My notes: This one goes well without any added sugar, which we should avoid at all costs anyway. Also, make sure you replace the mayo with Greek or plain yogurt.
Lemon Chicken with Veggies
My notes: You can use turkey instead of the chicken, if you prefer. Also, I would use less oil: 3 tablespoons should be more than enough! You can also add some chopped onions and/or carrot slices for extra flavor.
Just make sure you don’t eat too many of those delicious potatoes!
Chicken Parmesan Zucchini Boats
My notes: Replace the pasta sauce (if its not 100% natural) with homemade or 100% natural tomato juice.
Baked Chicken Fajita Roll-Ups
My notes: This can be prepared as the article recommends, no changes needed to keep it friendly for the liver and MASLD (formerly NAFLD).
Stuffed Squash with Quinoa Cranberries and Kale
My notes: If you want to keep the carb intake lower, you can use fresh cranberries instead.
Lemon Roast Chicken
My notes: A truly delicious meal for sure. Just skip adding the molasses or any type of sweetener. It will still be great!
Christmas Desserts for NAFLD
Unfortunately, we do have to keep the sweets intake as low as possible, which means that most of the things we used to eat during this time of the year should be avoided.
However, I did find some desserts that are safer than most of the other options out there.
Don’t forget though: eat just a little, as a treat and don’t consider any of these desserts things you could consume on a daily basis or in large quantities! Consider them a treat for the holidays and enjoy!
While they are friendlier for the liver than most sweets, they should still be avoided as much as possible.
My notes: Instead of the sugar, use 1 tablespoon of raw honey. If you really must add the sugar (which you don’t), add just 1 tablespoon instead of 3!
Deep-Dish Apple Pie
My notes: When preparing the filling, don’t use any sugar at all, or use just half of the light brown sugar to keep the carbs low (and no granulated sugar).
Chocolate Fudge Pie
My notes: This is a truly mouth-watering delight. Make sure you use the crust recommended here in order to keep carbs at a minimum. This is a must, in my opinion!
Peanut butter apple slices
This extremely simple dessert (or snack) has also become a favorite of my son’s. Simply slice an apple, add a bit of peanut butter (made 100% from peanuts) and enjoy!
Just go wild and use your favorite fruits here – cut them into bit-sized bits and mix them well together.
Store in the fridge and eat them as soon as possible to avoid oxidation. Oh, yes – and don’t add any sugar or syrup or anything!
No bake energy bites
My notes: even though you add no sugar, these still have a bit of carbs from the dates, so don’t overeat!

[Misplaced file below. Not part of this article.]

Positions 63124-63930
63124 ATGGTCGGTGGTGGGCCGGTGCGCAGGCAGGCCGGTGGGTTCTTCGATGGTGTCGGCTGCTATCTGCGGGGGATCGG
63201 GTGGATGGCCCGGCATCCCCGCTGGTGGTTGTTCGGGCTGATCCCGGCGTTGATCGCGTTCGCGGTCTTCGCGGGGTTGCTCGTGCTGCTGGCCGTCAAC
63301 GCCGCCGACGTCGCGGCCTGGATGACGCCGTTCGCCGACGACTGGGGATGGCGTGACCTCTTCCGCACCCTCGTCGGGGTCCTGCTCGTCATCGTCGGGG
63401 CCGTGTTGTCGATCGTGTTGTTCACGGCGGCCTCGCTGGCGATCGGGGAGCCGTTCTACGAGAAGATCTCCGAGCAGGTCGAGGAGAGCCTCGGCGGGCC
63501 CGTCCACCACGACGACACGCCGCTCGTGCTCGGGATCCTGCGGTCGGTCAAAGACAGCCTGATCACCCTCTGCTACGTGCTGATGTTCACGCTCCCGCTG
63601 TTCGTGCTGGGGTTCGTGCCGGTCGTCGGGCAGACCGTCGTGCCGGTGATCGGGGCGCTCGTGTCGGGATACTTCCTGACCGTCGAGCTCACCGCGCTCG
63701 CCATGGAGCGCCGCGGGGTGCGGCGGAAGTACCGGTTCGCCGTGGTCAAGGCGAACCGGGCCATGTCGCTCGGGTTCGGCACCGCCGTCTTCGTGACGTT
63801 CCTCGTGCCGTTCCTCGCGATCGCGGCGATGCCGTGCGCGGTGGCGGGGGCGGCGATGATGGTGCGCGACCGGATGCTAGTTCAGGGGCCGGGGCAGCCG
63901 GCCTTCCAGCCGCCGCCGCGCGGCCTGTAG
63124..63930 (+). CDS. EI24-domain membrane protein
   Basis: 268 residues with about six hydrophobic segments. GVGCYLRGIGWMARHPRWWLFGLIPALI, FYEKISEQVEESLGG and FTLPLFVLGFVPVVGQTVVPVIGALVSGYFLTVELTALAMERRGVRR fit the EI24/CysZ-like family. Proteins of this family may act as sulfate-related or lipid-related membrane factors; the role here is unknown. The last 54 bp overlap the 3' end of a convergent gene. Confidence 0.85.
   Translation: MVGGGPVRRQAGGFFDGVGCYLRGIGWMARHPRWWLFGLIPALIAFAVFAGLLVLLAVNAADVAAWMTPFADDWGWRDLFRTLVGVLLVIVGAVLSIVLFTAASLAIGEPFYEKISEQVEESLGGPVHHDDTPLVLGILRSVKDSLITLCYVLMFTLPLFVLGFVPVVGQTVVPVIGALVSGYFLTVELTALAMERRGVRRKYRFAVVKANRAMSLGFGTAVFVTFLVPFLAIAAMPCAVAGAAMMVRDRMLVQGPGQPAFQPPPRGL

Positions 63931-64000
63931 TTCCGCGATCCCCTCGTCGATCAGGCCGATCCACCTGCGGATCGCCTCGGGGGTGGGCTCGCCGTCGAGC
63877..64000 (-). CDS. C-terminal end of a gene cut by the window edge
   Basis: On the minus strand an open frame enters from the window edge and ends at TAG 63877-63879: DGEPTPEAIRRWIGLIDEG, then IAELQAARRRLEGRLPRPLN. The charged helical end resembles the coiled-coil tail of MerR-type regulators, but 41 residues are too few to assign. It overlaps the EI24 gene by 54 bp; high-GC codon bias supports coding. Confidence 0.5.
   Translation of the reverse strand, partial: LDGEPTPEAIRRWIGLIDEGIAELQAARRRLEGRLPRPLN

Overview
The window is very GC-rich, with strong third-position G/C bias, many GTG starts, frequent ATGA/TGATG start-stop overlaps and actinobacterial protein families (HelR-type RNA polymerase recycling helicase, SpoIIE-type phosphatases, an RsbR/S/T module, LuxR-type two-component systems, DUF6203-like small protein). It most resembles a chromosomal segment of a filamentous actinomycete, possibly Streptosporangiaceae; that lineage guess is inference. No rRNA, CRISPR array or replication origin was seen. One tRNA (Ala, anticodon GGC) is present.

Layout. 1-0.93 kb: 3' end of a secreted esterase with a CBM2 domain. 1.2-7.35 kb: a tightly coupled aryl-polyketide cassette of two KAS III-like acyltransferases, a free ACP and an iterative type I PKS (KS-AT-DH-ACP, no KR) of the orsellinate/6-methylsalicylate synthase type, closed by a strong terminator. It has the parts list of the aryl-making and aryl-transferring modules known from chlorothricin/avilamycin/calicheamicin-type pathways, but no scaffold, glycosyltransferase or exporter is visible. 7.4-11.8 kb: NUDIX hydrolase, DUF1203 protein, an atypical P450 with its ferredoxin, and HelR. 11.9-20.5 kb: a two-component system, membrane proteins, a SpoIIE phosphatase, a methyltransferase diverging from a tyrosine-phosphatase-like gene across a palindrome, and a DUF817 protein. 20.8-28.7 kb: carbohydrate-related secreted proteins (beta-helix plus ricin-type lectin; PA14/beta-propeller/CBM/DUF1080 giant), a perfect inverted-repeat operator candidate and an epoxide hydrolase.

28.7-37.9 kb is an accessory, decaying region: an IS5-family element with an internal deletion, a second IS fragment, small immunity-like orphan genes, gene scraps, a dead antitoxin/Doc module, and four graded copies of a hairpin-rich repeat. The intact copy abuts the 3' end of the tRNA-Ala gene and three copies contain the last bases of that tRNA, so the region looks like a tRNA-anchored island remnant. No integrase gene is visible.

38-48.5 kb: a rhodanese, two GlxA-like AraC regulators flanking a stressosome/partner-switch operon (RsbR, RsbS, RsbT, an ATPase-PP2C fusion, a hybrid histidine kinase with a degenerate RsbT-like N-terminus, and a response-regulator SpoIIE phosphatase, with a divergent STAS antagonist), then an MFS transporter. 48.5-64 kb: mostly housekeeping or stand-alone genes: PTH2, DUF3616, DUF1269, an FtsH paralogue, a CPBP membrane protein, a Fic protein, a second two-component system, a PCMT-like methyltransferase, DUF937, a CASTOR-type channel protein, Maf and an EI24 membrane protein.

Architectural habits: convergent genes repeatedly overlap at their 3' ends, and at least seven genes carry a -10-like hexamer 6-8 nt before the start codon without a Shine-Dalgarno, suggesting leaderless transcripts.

A fatty liver Christmas: tell this to your family!
One thing that I usually do around this time of the year is to have a serious talk with my family and explain that my fatty liver is a special condition that requires special foods.
Even though I have reversed mine, I still eat as if I still have it and so should you. This is difficult – especially for those that have no restrictions in place – but it has to be done. Our health is the most important thing we have!
So, during this time of the year, I make sure to ask for them to be supportive – and that’s something I recommend you do as well.
I am lucky enough to have a great wife who eats exactly what I eat during Christmas (and the rest of the year mostly), but also a small child who enjoys his sweets and needs more variety in his diet.
They are allowed – and actually encouraged – to eat things that I am not allowed to eat when they go out, when I’m not around or while hiding in the kitchen or somewhere (yes, that happens too!).
But otherwise, she does her best to support me and not make it more difficult than it is. My son eats healthy as a result too and isn’t too fond of the overly-sweet sweets and many unhealthy foods. Win-win.
The bottom line here is that you need the support of your family in order to stick to your diet and their support is more important during the winter holidays with so many temptations around – both inside and outside.
Usually, simply talking to them and explaining what you’re going through should be enough. But, even if they don’t understand or can’t do it, stay strong and stick to your diet! There’s no other way around it!
You have a ton of ideas above of amazing winter holidays foods for those who were diagnosed with a fatty liver.
There are even more options out there if you are a good cook and most of the recipes we can find can be turned into safe(r) ones for those with MASLD.
Just remember to keep the added sugars and fats low and you should be fine. Or, if you want to keep it safe and not risk eating something that might not be good for you, just stick to the recommendations above. They’re plenty, in my opinion.
Happy and healthy holidays!
If you want even more recipes for fatty liver, as well as a well laid out plan on how to reverse your fatty liver, make sure to check out my favorite program out there – The Fatty Liver Remedy.
It is not free, but something you have to pay for, but it is complete and it will guide you through all the steps that you need to follow to reverse your fatty liver (and it includes over 180 liver-friendly recipes!).
Don’t forget to share, pin and save this article – it will surely be useful to you in the future and helps more people find it too!
Do you have other ideas for liver-friendly Christmas dishes? Don’t hesitate to share them all in the comments section below!
I was diagnosed with a fatty liver back in 2014 and managed to reverse it by mid-2015. Since then, I’ve been studying it, continuously updating my knowledge with the latest scientific findings and practical approaches to give others the help they need to reverse their condition.
My approach to managing fatty liver is holistic, balancing scientifically-backed information with real-life, practical advice based on personal, direct experience.
I am also the admin of the Fatty Liver Support Group on Facebook and the Fatty Liver Subreddit.